In constrained budget environments, Project Managers are often faced with tough decisions on how to balance project requirements with available funding. Therefore, it is critical for estimating models to not only serve as accurate predictors of future cost and schedule outcomes, but also to provide Project Managers the ability to explore trade-off scenarios, measure the effectiveness of potential decision strategies, and gain a greater understanding of what actions can improve the likelihood of project success.

To provide decision makers actionable intelligence, the technique of Sensitivity Analysis (SA) is often applied in the field project estimating. SA methods are related to probabilistic estimating models based upon Monte Carlo simulation or similar techniques for combining distributions for uncertainty in model inputs in order to estimate uncertainty in model outputs. Proper application of SA methods can provide insight into what is causing poor project performance, and what action is required by decision makers to ensure program success. However, shortcomings exist in conventional SA applications: SA metrics are often esoteric and become lost in translation between the analyst and program managers ? reducing their ability to provide the information needed by decision makers; standard SA practices have not kept pace with the increasing complexity of estimating techniques leading to misapplication and misinterpretation of results; and powerful SA techniques that have been proven effective in other estimating fields are often overlooked because they are not yet part of the standard project estimating lexicon.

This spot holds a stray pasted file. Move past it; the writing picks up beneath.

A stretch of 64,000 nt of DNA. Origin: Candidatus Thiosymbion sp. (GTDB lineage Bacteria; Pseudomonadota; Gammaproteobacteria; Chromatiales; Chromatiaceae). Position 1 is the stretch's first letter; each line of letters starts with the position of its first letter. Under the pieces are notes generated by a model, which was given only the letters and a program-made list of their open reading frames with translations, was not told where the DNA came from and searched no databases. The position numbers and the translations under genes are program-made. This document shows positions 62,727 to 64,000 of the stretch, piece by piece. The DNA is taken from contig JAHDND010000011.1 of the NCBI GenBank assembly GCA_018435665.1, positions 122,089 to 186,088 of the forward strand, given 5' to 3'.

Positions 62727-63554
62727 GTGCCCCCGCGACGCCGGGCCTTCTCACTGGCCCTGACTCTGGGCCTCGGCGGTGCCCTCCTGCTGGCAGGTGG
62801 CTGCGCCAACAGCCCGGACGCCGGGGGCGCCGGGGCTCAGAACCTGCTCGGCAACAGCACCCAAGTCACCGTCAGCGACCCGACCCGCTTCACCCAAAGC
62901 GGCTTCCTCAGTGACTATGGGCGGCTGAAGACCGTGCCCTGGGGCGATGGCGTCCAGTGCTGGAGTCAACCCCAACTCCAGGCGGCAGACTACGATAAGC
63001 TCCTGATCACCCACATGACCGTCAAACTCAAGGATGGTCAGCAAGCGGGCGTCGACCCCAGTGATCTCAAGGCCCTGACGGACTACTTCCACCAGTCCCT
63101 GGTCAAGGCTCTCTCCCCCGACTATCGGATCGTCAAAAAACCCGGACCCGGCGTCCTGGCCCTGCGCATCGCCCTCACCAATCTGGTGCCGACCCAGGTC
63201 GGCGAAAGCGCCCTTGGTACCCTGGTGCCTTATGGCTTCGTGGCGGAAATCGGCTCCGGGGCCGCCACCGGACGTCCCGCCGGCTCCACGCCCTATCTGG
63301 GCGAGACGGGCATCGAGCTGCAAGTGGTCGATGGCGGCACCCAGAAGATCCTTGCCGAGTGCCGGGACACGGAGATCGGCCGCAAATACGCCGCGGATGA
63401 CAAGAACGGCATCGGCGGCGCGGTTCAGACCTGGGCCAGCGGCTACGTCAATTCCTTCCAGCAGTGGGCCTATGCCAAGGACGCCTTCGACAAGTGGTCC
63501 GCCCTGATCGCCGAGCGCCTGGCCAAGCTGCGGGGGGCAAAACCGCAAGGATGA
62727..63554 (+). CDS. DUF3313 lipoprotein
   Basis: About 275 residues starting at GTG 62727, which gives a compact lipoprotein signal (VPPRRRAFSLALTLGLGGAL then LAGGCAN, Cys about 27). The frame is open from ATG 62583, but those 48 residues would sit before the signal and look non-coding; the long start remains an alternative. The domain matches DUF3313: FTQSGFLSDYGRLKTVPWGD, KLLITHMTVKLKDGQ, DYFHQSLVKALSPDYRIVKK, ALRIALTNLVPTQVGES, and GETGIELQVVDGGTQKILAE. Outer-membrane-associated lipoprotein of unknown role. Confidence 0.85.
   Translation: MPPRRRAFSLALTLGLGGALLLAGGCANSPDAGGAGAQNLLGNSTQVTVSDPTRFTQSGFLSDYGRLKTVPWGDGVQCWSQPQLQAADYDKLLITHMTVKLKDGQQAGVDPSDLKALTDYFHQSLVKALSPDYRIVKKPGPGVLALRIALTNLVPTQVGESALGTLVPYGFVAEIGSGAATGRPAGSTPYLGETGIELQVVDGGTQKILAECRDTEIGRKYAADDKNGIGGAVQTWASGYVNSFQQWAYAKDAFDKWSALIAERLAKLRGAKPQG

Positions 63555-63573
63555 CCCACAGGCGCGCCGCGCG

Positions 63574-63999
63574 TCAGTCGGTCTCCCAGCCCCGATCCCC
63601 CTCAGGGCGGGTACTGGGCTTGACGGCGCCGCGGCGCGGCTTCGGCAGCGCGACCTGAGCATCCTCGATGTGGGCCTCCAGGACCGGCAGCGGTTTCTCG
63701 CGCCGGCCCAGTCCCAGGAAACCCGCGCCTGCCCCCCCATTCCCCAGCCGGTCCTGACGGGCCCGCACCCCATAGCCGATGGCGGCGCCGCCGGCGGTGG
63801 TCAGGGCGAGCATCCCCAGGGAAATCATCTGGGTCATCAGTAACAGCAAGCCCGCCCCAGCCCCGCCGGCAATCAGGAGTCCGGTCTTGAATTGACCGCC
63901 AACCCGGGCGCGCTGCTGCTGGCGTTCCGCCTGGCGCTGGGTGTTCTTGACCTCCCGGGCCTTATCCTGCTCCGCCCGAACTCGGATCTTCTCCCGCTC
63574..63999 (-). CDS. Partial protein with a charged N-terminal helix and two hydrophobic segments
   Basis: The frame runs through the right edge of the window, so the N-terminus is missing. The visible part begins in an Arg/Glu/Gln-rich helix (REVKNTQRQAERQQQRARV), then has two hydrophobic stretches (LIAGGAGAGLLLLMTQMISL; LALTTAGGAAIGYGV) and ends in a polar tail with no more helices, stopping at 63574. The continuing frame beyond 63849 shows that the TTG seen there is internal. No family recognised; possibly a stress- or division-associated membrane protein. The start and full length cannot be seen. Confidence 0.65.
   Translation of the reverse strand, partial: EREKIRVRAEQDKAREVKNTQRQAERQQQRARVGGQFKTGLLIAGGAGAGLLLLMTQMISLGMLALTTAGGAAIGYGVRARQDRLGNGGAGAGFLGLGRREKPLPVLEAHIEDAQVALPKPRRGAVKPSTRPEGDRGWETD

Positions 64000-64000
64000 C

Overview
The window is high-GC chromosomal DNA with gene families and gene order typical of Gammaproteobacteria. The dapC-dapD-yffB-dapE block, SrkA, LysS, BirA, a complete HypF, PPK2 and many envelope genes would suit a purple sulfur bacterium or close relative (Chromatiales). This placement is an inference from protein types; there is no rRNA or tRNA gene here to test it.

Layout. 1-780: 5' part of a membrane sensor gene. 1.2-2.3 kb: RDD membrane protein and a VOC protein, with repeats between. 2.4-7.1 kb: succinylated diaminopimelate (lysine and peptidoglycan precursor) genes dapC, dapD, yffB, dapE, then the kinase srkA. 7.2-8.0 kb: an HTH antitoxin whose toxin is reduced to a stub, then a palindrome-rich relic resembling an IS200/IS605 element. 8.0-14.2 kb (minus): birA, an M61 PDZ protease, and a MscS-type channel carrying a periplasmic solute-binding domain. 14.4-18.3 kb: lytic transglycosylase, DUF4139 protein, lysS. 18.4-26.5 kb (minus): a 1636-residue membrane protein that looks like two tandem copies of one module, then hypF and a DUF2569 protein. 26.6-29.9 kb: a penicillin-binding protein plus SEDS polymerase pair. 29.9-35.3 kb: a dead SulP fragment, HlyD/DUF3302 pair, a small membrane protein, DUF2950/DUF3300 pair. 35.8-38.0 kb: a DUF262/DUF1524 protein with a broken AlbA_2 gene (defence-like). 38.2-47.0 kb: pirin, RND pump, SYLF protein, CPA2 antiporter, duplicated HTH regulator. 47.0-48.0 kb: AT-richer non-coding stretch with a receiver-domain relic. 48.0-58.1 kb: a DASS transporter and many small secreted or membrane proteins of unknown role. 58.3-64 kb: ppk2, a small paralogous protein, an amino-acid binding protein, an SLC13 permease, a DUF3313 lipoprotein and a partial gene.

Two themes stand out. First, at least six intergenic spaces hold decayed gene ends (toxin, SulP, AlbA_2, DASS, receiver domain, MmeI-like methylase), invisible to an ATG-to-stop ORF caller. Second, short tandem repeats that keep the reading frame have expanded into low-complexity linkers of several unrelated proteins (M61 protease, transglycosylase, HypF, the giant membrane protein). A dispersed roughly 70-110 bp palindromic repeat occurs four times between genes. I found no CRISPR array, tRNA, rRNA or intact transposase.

In this study, we review common applications of SA methods to project estimation including a description of each method as well as its advantages and disadvantages. Additionally, we explore the topic of Global Sensitivity Analysis (GSA), which is a process for measuring the overall contribution of uncertain model inputs to variation in model outputs and is a popular technique for model validation in engineering and life sciences. GSA techniques are applicable to a robust class of estimating models including models that currently dominate the field of Integrated Cost and Schedule Risk Analysis. This study seeks to improve the ability estimating models to serve as a decision informing tools that help project managers make the right choices to improve the likelihood of program success.

### Affordability Engineering for Better Alternative Selection and Risk Reduction (RI-6)

Marlena McWilliams

Bob Koury – Chief Solution Architect, PRICE Systems LLC

Affordability engineering approach is based on the simple foundation that the system design and architecture should define the system cost. Developing an affordable accurate estimate means you must attain data. One of the primary focus areas of the government is affordability, due to the current budget crisis and complex, uncertain security environment. The current Deputy Secretary of Defense defined affordability as “cost effective capability”. Additionally, The Deputy Secretary of Defense chartered the Defense Systems Affordability Council (DSAC) to develop and guide the implementation of an integrated DOD strategy for better, faster, cheaper modernization. In this leadership role, the DSAC has enumerated three top level goals for the Department:

• Field high-quality defense products quickly; support them responsively.